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dg.o2003 Convenes in Boston
Bigger in numbers, broader in scope, the National Conference on Digital Government Research unites diverse researchers and government participants with a common goal
DGRC Staff

NSF Digital Government Program Manager Valerie Gregg welcomes the record crowd.

The National Conference on Digital Government Research opened here on May 19 at twice the size of the group's first meeting four years ago, with diverse foci ranging from bioinformatics and transportation to open source software.

Nearly 200 researchers, government employees and industry representatives registered for the first full day's sessions at the Hyatt Harborside Hotel, overlooking the ruffled waters of the Boston Harbor on a breezy but sun-spangled day.

"It's gotten to be a conference with some reputation to it," said NSF Digital Government Program Manager Larry Brandt.

Keynote speaker Nicholas Negroponte, co-founder of the Massachusetts Institute of Technology's Media Lab, set a visionary tone, comparing the transformative effect of new wireless networking technologies to the globe-shaping impact of geography of the past.

"The digital environment really did flatten out the world," said Negroponte, the Wiesner professor of media technology at MIT, and author of the best-seller "Being Digital."

Nicholas Negroponte

The next step, Negroponte said, was to begin to use the wireless spectrum more intelligently. "Regulate the handset, not the spectrum," he said. "The United States is head and shoulders above the rest of the world in understanding these things."

The three-day, National Science Foundation event, formally called dg.2003, was the first held in Los Angeles, home to the Digital Government Research Center, a collaboration of the University of Southern California's Information Sciences Institute and Columbia University. The host city now will rotate every year, as other institutions are being welcomed to take an active role in the community's growth.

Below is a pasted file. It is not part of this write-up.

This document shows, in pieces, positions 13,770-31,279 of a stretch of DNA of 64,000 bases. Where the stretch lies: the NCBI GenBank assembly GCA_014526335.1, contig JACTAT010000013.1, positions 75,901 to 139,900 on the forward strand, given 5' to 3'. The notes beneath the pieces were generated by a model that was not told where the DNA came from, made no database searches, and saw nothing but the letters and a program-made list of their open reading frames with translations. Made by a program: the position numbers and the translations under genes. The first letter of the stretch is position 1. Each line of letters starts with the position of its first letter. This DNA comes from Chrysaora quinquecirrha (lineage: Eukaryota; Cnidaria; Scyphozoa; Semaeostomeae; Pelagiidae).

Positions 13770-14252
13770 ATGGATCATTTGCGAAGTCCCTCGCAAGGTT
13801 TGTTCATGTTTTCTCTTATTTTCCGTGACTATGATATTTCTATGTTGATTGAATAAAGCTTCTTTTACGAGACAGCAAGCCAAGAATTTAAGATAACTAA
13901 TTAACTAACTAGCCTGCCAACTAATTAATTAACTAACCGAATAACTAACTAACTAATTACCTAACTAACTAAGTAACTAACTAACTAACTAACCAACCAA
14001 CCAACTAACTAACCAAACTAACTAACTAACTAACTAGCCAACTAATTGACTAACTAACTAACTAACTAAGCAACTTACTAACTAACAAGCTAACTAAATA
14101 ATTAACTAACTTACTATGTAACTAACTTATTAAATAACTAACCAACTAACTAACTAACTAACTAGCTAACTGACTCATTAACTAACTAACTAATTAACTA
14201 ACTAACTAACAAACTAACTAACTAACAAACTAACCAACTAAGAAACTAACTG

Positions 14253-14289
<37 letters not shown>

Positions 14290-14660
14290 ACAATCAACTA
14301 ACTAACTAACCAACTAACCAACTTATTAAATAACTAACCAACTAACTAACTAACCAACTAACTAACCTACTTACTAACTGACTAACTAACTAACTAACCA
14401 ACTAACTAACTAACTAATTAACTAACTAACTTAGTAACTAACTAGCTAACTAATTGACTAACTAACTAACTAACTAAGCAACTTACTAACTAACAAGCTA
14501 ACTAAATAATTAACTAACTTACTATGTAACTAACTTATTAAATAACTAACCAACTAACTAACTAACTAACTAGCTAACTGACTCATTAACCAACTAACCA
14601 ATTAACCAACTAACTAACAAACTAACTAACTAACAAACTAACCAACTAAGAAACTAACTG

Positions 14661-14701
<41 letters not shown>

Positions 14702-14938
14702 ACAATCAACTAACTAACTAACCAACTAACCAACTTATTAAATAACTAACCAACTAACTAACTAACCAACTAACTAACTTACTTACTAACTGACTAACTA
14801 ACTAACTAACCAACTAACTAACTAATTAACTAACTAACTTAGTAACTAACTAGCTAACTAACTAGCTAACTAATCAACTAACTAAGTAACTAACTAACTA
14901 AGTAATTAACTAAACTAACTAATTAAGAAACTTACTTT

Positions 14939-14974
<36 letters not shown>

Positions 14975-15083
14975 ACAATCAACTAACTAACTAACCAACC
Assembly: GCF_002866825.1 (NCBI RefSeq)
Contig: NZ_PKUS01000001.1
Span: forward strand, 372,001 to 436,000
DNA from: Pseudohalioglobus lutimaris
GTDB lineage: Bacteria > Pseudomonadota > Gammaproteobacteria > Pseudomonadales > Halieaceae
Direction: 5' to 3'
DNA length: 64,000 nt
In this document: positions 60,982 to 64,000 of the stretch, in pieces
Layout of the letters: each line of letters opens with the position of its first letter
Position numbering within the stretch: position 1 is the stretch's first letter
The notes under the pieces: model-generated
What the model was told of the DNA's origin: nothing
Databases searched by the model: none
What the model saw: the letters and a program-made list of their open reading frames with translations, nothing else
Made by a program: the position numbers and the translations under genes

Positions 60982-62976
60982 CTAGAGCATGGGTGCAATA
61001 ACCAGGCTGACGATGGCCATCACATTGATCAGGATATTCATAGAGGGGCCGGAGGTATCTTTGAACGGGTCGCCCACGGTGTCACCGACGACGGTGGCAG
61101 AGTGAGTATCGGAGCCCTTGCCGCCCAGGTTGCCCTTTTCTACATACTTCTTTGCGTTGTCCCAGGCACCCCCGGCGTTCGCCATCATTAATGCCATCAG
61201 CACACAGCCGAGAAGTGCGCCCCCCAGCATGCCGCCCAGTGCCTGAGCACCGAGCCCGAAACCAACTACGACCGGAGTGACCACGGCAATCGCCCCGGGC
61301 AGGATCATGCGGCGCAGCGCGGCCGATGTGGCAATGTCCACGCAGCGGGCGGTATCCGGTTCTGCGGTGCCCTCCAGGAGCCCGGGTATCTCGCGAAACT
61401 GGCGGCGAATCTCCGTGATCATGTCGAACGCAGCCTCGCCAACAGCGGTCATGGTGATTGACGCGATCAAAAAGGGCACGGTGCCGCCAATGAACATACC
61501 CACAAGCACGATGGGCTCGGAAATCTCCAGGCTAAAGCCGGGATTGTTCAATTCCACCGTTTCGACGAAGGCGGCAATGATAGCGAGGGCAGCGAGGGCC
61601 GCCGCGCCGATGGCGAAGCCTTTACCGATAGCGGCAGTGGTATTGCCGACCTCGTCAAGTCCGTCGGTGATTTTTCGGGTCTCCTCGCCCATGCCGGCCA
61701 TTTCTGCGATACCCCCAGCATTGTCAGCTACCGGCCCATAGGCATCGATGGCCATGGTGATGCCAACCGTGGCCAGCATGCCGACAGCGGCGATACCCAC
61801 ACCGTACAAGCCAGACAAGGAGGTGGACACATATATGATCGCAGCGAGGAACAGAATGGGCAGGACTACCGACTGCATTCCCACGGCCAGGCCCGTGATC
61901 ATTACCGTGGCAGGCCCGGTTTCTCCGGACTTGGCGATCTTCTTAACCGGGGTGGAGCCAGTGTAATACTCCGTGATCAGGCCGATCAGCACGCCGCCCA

Conference co-chair Eduard Hovy attributed the conference's steady expansion to increased participation by social and political scientists as well as Asian and European international digital government researchers. Hovy said the new emphasis on social science in the past year or so, supported by an NSF program modification calling for papers on the political and social ramifications of government IT, has made the research more relevant to government agencies, if somewhat less theoretical. But it also has introduced intriguing new research questions no pure technologist would have dreamed up.

For example, Hovy said he is working on a collaboration that would cluster email responses to new government regulations by opinion categories.
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"By law they have to read every communication they receive on a new regulation, and they don't have time to read 4 million emails," said Hovy, who with his colleagues has jokingly dubbed the project "Spambusters." "If we can tell them these are all from Sierra Club, these are all from developers, it's a big help. We've been clustering for 30 years, but it turns out opinion clustering is a fairly difficult thing to do."

The Spambusters collaboration was the product of relationships forged at the conference, another great benefit of the cross-disciplinary gathering, Hovy said, adding, "We sat down and talked about it just last night."

The conference is the only national forum for bureaucrats, researchers, officials and business people to discuss how computer and networking environments can help government serve citizens better.

This, year, submissions were so heavy that conference chairs were forced to turn away 37 papers, while accepting 16 long papers, 30 short ones and 17 posters, plus more than two dozen system demonstrations. The topics included automating a dental identification system, e-disbursement of child support payments and better public policy through natural language searching.

"It's not just IT anymore," said Hovy of the discipline's broadening reach. "Who knows where we'll end up."